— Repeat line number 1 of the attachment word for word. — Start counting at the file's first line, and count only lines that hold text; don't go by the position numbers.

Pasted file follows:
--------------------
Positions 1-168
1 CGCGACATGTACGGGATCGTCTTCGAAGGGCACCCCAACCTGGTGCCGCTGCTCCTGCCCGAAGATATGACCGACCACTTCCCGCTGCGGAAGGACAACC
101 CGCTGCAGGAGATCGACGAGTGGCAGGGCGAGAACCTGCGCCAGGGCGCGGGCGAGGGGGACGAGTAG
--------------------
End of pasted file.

Positions 1-168